Carol Browner, the senior climate and energy policy adviser to President Obama, will resign soon, a White House official said Monday.
She will "stay on as long as necessary to ensure an orderly transition," the official said.
Her departure comes as the chances have dimmed that the Congress will pass such legislation.
Her time in the Obama administration was not without controversy.
She faced criticism from the GOP for her role in shaping the administration's policy agenda. Republicans, noting that Browner was not subject to Senate confirmation, argued that Browner had too much control over Obama's agenda.
Browner counts among her accomplishments an agreement among the federal government, California and industry groups to tighten fuel economy standards.
"She is proud of the administration’s accomplishments – from the historic investments in clean energy included in the Recovery Act to the national policy on vehicle efficiency that will save 1.8 billion barrels of oil and lower consumers’ prices at the pump," the official said.
President Obama remains committed to addressing key energy and environment issues, the official stressed. "The president’s commitment to these issues will of course continue but any transition of the office will be announced soon," the official said.
While the House passed climate legislation in 2009, the Senate ultimately failed to pass a bill in the 111th Congress, tabling one of the administration's leading priorities.
Now, it appears nearly impossible that Congress will pass a cap-and-trade bill in the near future, though key lawmakers have expressed interest in moving a narrow energy bill.
Joe Romm, who runs a climate-change blog affiliated with the liberal
Center for American Progress, called the resignation a “bombshell” given
the earlier speculation that Browner was heading for another White
“[T]he catastrophic failure of the administration to pass a climate bill — heck, the failure to even get a vote in the Senate or one damn speech from the President on the gravest threat to the health and well-being of our children and future generations — must have taken its toll,” he wrote Monday night on the blog Climate Progress.
“And that’s without factoring in months and months of dealing with the BP oil disaster or the prospect of two years of a hostile House of climate zombies,” added Romm, who was a senior Energy Department official under President Clinton. “Climate zombies” is a phrase some liberals use to describe global warming skeptics.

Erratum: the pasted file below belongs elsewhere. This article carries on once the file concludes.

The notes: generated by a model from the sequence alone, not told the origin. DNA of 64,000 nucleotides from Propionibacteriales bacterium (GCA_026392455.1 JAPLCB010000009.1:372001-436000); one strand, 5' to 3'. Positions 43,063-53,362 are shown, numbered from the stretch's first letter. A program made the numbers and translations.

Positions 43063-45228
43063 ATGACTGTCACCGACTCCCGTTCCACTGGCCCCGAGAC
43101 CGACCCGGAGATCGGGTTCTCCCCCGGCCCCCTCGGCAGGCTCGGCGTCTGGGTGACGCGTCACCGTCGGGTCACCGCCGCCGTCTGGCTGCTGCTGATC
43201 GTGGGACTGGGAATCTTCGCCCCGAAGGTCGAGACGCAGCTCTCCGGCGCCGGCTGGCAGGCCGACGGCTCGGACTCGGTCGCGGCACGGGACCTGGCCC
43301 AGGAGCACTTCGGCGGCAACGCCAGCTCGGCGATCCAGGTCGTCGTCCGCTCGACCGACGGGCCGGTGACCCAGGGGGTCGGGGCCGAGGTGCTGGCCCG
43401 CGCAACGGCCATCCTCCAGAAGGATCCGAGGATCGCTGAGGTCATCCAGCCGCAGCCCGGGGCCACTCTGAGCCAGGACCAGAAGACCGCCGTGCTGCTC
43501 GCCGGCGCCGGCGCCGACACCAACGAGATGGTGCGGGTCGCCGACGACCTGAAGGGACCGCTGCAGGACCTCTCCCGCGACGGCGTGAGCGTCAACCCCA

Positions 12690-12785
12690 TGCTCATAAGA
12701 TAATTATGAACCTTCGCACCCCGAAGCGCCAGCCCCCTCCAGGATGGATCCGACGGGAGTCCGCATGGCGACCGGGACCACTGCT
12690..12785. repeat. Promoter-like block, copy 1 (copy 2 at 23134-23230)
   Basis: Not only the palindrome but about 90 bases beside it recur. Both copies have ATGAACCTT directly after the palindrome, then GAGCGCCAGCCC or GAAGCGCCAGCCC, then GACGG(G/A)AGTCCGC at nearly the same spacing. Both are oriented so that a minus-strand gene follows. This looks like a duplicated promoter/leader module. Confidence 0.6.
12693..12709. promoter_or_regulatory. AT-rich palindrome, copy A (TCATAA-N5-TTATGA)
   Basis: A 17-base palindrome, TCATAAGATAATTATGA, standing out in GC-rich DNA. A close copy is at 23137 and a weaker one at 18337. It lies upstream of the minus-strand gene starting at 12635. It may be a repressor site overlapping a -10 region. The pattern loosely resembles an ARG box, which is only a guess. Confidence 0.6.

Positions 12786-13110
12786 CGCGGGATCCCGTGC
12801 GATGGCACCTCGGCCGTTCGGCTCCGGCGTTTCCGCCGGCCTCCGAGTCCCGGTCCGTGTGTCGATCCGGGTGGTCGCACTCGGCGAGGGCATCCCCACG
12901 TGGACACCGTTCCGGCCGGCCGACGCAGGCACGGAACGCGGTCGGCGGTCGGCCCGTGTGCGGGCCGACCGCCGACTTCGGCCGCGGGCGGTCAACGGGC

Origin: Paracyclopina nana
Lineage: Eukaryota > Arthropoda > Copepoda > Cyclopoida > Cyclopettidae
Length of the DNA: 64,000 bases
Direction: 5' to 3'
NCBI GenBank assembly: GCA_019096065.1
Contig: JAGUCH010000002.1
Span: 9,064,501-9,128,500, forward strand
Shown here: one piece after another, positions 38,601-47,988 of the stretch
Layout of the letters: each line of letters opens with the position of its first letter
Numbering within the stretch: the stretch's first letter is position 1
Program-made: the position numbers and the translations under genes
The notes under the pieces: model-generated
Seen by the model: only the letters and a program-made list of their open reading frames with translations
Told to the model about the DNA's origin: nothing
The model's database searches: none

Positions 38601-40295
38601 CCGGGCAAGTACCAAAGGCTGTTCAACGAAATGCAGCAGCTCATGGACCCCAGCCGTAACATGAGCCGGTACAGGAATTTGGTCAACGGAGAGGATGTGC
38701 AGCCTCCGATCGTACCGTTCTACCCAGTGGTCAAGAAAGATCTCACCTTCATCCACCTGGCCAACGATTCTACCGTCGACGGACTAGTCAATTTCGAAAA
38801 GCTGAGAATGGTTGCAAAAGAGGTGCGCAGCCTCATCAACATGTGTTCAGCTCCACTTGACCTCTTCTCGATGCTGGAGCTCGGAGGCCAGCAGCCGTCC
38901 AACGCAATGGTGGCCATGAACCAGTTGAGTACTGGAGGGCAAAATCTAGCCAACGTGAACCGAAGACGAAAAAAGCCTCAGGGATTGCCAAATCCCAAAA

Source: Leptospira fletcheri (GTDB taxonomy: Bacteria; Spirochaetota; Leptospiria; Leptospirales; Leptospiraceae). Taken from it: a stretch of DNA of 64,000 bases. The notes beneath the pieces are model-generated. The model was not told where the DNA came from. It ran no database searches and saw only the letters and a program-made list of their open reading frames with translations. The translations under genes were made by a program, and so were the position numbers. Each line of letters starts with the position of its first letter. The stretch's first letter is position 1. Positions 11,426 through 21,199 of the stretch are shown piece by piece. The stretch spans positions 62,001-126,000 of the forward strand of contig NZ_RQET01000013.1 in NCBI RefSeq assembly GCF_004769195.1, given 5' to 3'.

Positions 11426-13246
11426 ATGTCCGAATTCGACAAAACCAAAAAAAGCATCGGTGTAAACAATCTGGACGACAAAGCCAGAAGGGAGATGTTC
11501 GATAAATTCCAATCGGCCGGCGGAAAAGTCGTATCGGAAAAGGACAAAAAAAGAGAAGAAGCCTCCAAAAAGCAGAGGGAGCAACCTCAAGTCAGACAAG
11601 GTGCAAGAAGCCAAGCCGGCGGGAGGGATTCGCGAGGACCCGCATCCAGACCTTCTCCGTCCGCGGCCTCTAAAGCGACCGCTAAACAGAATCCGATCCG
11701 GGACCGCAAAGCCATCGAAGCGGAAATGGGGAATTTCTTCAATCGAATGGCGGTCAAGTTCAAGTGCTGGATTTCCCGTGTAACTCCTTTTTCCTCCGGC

Conservative pundit Michelle Malkin, meanwhile, called Browner's resignation a “Pyrrhic victory unless the Republicans are able to hold her accountable for all her dirty green deeds.”
“The GOP must not let her slip out the door quietly without answering for her abuse of power under oath and in the full light of public hearings,” Malkin wrote on her website Monday night.
House Energy and Commerce Committee Chairman Fred Upton (R-Mich.), when he was campaigning for the top committee slot last year, vowed to haul Browner before Congress. His office could not immediately be reached for comment.
Scott Segal, an attorney with the firm Bracewell & Giuliani,
suggested Browner’s upcoming exit signals a more pro-industry tilt by
the White House.
“Her departure may be part of a legitimate effort to pay careful attention to addressing some of the real regulatory obstacles in the way of job creation in the United States,” said Segal, who works with utilities and oil refiners.
He adds: “In the next year, the Administration will evaluate a suite of regulatory proposals aimed at the power and refining sectors that may undermine reliability and affordability of power, and place millions of energy, refining and manufacturing jobs at competitive disadvantage. Infusing the White House with some new and fresh viewpoints makes sense.”
Browner's exit comes amid a major staff shakeup in the White House. Deputy Chief of Staff Jim Messina is moving to the president's reelection campaign and White House spokesman Robert Gibbs will also leave soon.
Browner was said to be a candidate for the deputy chief of staff position but her departure is ending that speculation.
This post was last updated at 7:30 a.m. Tuesday.
Ben Geman contributed.